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Trading Futures

Sadaqah, social enterprise, and the polytemporalities of development gifts

Tom Widger and Filippo Osella

In this article, we explore what happens when idea(l)s of Islamic charity (sadaqah) and social enterprise converge within a low-cost public health clinic in Colombo, Sri Lanka. For both the clinic’s wealthy sponsors and the urban poor who use it, interpreting the intervention as a pious expression of care toward the poor or as a for-profit humanitarian venture meant extending different futures to the poor. The ambiguous temporalities of gifts and commodities anticipated by benefactors and beneficiaries involved in this challenges anthropological assumptions concerning the marketizing effects of neoliberal development interventions. Our ethnography revealed a hesitancy among the clinic’s sponsors, managers, and users to endow the intervention with a final interpretation, undermining its stated goal of promoting health care privatization and “responsibilization” of the poor.

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Affective Solidarities?

Participating in and Witnessing Fair Trade and Women’s Empowerment in Transnational Communities of Practice

Debarati Sen

manager of Sonakheti , a fair trade certified tea plantation in Darjeeling district. Mr Pradhan’s observations reflect the increase in ‘voluntourism’, a combination of aid work and tourism. Voluntourists practice sustainable tourism, corporate social

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Overlapping Time and Place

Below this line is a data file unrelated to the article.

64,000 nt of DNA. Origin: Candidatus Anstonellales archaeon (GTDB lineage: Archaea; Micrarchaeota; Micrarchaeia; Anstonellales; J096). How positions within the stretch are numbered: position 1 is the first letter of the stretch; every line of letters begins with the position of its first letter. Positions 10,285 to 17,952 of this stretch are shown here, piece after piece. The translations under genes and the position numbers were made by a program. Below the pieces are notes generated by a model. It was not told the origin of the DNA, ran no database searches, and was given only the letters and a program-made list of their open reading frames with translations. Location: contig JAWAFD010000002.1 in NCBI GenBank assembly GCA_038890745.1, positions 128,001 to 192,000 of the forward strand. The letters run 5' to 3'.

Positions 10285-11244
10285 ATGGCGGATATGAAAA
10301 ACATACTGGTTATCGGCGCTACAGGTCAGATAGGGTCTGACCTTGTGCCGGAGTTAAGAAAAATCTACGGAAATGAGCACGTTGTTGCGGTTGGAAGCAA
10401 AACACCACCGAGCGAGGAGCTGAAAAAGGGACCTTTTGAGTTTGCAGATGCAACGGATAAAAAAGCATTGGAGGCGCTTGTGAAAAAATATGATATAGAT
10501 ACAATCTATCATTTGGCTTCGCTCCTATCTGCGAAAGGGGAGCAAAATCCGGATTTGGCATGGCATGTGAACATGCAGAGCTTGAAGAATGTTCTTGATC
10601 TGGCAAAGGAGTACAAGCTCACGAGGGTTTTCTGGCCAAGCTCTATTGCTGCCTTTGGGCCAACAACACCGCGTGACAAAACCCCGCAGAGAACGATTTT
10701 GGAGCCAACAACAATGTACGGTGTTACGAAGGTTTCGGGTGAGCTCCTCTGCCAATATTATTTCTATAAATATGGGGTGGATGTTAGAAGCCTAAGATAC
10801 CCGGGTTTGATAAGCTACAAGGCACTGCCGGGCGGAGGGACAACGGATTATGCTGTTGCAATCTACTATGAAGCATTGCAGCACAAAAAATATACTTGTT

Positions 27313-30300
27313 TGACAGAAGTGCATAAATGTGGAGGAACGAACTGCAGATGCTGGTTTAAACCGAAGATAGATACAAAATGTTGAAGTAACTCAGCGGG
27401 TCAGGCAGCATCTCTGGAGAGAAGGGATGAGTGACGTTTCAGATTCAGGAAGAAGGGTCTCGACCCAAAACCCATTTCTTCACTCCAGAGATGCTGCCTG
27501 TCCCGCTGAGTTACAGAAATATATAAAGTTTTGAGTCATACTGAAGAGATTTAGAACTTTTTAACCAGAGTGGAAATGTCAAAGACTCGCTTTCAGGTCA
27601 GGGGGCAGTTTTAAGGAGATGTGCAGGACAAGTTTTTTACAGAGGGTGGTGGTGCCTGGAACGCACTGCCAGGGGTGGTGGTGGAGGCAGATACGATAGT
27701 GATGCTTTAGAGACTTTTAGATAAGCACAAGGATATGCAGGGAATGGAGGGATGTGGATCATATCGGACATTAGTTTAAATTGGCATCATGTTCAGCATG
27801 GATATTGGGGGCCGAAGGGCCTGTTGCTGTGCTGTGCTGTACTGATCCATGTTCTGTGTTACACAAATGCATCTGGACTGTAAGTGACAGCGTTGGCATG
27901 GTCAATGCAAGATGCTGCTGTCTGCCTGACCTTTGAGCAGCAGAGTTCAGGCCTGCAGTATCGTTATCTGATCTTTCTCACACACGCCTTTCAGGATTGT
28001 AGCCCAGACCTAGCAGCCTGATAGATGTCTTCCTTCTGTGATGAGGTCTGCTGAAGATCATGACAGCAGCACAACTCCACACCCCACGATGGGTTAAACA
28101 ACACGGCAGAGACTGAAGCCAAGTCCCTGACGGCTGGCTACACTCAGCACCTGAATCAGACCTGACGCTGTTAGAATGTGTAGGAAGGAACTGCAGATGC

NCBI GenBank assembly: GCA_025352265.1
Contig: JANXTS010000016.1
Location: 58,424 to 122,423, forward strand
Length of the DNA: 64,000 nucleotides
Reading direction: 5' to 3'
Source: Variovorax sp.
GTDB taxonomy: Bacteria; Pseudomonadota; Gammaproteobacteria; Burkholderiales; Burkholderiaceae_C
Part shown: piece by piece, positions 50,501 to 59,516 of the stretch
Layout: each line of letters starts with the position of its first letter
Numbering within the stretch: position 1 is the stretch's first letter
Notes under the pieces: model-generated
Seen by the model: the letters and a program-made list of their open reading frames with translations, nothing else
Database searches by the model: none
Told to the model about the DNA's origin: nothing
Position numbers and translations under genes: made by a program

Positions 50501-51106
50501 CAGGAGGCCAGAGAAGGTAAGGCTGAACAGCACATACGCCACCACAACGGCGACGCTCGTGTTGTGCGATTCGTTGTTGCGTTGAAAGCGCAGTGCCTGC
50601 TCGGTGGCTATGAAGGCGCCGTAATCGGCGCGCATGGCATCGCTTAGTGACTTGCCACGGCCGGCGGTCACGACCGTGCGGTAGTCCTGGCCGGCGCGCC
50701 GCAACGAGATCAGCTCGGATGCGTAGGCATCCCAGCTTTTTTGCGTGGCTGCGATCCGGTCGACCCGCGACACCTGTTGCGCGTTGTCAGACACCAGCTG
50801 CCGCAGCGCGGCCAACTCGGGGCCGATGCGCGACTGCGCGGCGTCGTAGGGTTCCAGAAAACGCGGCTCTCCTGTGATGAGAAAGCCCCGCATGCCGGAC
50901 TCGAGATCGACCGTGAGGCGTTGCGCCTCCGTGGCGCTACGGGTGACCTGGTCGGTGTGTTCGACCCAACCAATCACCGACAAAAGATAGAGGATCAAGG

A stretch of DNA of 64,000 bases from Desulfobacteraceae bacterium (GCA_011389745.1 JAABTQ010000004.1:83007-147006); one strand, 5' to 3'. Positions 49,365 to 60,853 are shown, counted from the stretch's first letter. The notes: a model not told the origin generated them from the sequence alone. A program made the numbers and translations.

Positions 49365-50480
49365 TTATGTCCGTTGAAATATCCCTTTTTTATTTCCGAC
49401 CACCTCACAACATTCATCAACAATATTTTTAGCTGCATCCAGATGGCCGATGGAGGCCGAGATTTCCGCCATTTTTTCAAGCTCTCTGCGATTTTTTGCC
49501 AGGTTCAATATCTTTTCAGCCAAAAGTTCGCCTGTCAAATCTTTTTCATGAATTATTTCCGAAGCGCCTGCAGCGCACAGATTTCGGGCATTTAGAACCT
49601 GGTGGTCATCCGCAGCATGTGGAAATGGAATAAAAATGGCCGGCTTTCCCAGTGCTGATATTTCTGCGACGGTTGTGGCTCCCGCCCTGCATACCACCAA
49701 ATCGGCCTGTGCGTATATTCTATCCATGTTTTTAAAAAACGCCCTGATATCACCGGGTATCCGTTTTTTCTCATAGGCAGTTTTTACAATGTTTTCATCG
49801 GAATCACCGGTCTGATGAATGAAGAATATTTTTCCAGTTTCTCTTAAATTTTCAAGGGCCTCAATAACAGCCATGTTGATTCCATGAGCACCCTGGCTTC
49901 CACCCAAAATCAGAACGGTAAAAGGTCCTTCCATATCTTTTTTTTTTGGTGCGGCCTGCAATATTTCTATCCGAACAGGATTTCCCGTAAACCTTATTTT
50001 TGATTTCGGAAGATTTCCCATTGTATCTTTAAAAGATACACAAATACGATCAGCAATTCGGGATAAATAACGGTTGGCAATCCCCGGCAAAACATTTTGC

Early Modern England’s Girlhood Discourse and Indigenous Girlhood in the Dominion of Canada (1684-1860)

Haidee Smith Lefebvre

hereditary Mohawk chief and an upper class Englishwoman. Tekahionwake witnessed settlers displacing fur trade society and transforming Indigenous society in part by subjugating Indigenous women. Her essay provides a detailed account of the fictional Indian

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Narratives of Ambivalence

The Ethics of Vulnerability and Agency in Research with Girls in the Sex Trade

Alexandra Ricard-Guay and Myriam Denov

. While it is important to acknowledge the abuses committed against minors in the sex trade, this one-dimensional narrative may come into opposition with how the girls themselves perceive their experiences, and may actually hinder an understanding of the

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“Forging New Malay networks”

Imagining global halal markets

Johan Fischer

similar events in Malaysia and the United Kingdom over the years. She held UK degrees in accounting and business studies and was currently involved in promoting halal for the Malaysian state by organizing trade promotions, as well as with her private